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Comment: Re:Internet - lite (Score 1) 79

by Bob9113 (#49348529) Attached to: NY Times: "All the News That Mark Zuckerberg Sees Fit To Print"?

make your own web page...mass email your friends...signing up for a blogging site...signing into and out of websites...locking yourself into a relationship with a company...basic internet skills that every single American should be taught in High School.

Wow. That really is a huge concept. We're trying to teach everyone to write software, which is like teaching everyone to be an engineer, but we're not teaching them the skills to be independent on the Internet, which a much higher percentage could and should have.

Very well said, and insightful. Thank you!

Comment: Very True But It Is a Useful News Item Nonetheless (Score 5, Insightful) 169

Most people who follow space stuff already know that Mars One is either a scam or simply delusional... although I suppose it's nice that other people are starting to notice this too.

I think it's important that a possible change of heart internally is seen by any of the other members. A lot of time when I read about instances where people get sucked into, say, a Nigerian money scam or worse Scientology, it often becomes a serious issues because they were first tricked into giving a little bit of money and then a little more until it's a sizable sum in total. At that point it's very hard to get out because you're mentally holding yourself prisoner there with the logic that if you quit now, you've lost that investment and you're going to look like an idiot. But, through inaction, you maintain the outward appearance of knowing what you are doing and your investment is still good -- hell, it's even growing because they need another small to medium sized payment. And down down down you go into the trap. It takes a lot to not chase your bets and to say, "I fucked up by giving them the $99 applicant fee but better quit now than waste anymore time and resources. Lesson learned."

And I think the fact that a DOCTOR (no matter what kind or what validity) says, "I paid the money, I saw they were preparing me for the biggest snuff film ever and I got out." Well, now the average person involved in this project can say, "He is right, I came to the same realization, I'm no stupider than this academic." This is why there are support groups out there for gambling problems and cults escapees. The ideafication of your exit is sometimes important than your ability to make your own decision ... because without that your decision only has one option and it's the wrong option.

Comment: The Rise of Joke Theft on the Internet (Score 2) 90

by eldavojohn (#49268695) Attached to: Interviews: Ask SMBC's Creator Zach Weiner a Question
I'm not talking about your humorous Sarah Silverman satire video but the actual people who misappropriate a joke for their own. I've seen it on Facebook where someone reads a joke on Reddit or XKCD or SMBC and just rehashes it as their own idea in a post knowing that no one else out there could possibly be wasting their time on something like SMBC. Do you see this as frequently as I do? In all honesty does this bother you or merely flatter you? Is it just a natural unavoidable quality of memes or do you think it's more sinister?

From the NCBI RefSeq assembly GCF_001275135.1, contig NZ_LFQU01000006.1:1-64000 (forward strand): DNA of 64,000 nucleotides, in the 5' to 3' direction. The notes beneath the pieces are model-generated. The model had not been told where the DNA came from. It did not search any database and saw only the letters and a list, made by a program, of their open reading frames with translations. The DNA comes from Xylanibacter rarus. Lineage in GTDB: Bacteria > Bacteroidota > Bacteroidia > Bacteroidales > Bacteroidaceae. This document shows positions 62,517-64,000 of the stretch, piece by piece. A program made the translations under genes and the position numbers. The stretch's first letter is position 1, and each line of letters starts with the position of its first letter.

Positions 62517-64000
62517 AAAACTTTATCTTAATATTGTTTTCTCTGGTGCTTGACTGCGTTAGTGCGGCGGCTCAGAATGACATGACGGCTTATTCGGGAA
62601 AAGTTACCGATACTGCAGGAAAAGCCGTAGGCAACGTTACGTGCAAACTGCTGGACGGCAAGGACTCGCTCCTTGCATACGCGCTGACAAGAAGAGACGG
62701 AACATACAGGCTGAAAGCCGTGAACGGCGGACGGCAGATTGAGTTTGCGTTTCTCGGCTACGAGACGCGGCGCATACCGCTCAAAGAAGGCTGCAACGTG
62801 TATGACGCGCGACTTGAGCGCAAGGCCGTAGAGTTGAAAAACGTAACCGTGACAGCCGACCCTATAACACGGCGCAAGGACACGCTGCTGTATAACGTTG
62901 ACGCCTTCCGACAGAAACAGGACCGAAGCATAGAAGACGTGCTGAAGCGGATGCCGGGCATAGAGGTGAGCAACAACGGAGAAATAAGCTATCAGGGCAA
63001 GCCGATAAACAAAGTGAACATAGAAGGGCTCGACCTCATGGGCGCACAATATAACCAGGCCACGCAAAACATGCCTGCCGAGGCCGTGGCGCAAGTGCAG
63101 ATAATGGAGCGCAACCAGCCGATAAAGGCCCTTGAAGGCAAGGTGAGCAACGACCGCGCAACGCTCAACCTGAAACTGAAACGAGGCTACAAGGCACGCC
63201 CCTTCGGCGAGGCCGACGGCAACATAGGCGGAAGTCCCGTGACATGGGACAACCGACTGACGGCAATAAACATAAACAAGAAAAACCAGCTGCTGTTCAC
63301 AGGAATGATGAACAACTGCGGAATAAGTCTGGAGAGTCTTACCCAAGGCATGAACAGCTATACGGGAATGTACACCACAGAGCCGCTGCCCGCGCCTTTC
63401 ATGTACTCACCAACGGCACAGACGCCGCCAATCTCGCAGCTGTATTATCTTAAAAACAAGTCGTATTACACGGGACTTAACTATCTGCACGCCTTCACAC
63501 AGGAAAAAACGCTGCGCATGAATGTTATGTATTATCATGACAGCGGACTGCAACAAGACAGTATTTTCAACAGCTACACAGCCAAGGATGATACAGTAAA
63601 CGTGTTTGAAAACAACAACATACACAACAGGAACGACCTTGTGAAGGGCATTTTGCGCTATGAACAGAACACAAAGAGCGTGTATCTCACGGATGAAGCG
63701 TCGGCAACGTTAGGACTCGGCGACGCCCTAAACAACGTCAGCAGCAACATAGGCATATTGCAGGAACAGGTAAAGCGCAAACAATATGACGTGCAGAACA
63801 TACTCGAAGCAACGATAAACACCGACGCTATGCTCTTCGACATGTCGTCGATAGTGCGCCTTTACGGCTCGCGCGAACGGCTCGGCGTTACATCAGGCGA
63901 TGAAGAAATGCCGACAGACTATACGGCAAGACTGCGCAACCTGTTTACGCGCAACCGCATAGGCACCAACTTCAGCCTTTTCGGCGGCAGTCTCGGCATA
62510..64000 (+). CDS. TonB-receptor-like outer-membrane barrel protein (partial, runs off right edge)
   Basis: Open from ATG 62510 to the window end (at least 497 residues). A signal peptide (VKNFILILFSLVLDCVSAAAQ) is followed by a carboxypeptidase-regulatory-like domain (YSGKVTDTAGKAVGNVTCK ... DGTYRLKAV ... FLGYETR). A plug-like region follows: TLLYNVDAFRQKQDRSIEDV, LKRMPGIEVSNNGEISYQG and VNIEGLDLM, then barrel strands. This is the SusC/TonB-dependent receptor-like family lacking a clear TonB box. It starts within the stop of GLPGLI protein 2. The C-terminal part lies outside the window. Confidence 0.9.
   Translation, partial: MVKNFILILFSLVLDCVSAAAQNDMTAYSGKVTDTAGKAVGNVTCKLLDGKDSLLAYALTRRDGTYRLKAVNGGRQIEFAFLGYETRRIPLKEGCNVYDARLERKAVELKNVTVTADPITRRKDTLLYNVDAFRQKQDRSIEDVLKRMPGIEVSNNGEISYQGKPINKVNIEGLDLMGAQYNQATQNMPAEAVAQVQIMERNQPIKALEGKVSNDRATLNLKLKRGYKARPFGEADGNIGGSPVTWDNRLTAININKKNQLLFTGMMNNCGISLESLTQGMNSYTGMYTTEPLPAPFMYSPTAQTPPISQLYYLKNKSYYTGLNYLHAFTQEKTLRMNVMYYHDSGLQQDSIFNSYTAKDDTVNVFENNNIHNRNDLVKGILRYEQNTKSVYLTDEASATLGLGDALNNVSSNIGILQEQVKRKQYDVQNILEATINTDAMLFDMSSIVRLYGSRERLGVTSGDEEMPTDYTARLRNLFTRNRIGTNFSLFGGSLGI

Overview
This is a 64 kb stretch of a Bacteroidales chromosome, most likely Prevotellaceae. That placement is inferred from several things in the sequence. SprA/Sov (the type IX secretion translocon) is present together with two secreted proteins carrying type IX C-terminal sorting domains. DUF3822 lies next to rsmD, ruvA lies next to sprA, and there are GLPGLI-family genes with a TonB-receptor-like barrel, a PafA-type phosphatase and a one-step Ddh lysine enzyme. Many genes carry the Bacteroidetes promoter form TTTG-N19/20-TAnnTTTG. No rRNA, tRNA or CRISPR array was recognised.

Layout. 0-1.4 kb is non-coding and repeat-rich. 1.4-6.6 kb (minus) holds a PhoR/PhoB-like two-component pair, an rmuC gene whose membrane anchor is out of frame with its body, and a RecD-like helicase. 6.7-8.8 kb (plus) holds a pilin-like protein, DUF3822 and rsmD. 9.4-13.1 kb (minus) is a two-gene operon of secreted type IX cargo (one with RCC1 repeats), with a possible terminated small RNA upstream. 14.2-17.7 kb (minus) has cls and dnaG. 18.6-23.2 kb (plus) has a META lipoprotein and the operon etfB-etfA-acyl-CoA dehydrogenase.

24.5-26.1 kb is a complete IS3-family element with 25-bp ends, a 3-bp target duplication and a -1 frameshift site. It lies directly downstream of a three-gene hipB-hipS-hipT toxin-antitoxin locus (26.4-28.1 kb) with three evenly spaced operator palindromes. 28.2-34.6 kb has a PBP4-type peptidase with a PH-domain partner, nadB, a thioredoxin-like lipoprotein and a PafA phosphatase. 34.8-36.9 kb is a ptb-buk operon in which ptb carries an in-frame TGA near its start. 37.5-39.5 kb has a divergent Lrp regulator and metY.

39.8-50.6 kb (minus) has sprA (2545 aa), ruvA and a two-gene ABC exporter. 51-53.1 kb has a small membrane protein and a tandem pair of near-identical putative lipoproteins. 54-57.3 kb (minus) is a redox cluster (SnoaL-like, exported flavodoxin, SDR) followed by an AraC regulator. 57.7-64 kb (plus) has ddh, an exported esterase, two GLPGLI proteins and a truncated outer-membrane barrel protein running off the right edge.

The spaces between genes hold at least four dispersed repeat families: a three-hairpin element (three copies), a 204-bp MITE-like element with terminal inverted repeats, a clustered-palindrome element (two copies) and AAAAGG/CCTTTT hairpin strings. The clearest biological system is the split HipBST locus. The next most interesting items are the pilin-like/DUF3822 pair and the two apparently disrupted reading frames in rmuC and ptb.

Comment: Re:NYPD (Score 1) 135

by Ash Vince (#49256263) Attached to: Wikipedia Entries On NYPD Violence Get Some Edits From Headquarters

If any of the edits were deliberately false,

...that would be very troubling, but what if they were corrections to edits by people with even more bias?

Who cares? Bias people are allowed to sit around and post any crap they like on their own time and equipment. Even employees of private companies should be able to do crap like this if there employer wants them to.

With public servants this is different though as they all technically work for us, the public. Sitting around, making edits to wikipedia entries detailing their own actions (real or alleged) is not something that most of the public would like to see officers doing. Maybe if they did less of this and more actual policing our streets would be a little safer.

Comment: Beat Your Plowshares Into Swords (Score 3, Informative) 123

by Bob9113 (#49254513) Attached to: Mass Surveillance: Can We Blame It All On the Government?

Ed Snowden has stated that mass surveillance is "about economic spying, social control, and diplomatic manipulation. They're about power." A sentiment which has been echoed by others. Who, then, stands to gain from mass surveillance?

Whoever has the best combination of intel and computer aided psychological operations tools. We The People can win, because we have the numbers on our side by an enormous margin. We just have to recognize that we're in a war and beat our plowshares into swords.

Learn big data. Learn information security. Learn hacking. Learn mesh networking and darknets. Learn cryptography and steganography. Build a client for your favorite communications platform and start spidering the new commons. Whatever tickles your fancy, or all of the above. Network with others with those skills. Get your friends to register and start aging off multiple social network personas, each with credible histories. Develop a following, or multiple followings with different personas, on new media.

Best case, none of the things that look like they are already happening actually come to pass, and you'll have a valuable career skill set. Worst case, you'll have the tools you need to defend the nation from a bloodless coup built on next generation propaganda.

Comment: Re:Has anyone studied? (Score 4, Insightful) 262

by eldavojohn (#49249211) Attached to: US Wind Power Is Expected To Double In the Next 5 Years
Okay first off, I just wanna say whoever modded the parent up is walking evidence that this site has become a complete shithole. It's not just Dice's fault, folks. The community moderates unadulterated feces to the top these days.

Has anyone studied the effect on the environment of taking all of that energy out of the wind? What if seeds and dust aren't carried as far?

This is such an unfounded concern, I'm not even sure where to start. I grew up in the prairie of Minnesota and I could only hope that the wind is reduced there. It is absolutely brutal at times and causes erosion and top soil loss. Why do you want dust carried far? What seeds are you concerned about falling too close to the parent plant? I just, this hasn't been studied because there's nothing to argue about. Like solar there's a lot of energy to be harvested. There's no way to harvest all of it, a lot of it is dissipated as friction against water and earth and I can't think of one positive purpose of that friction.

How does that affect terraforming?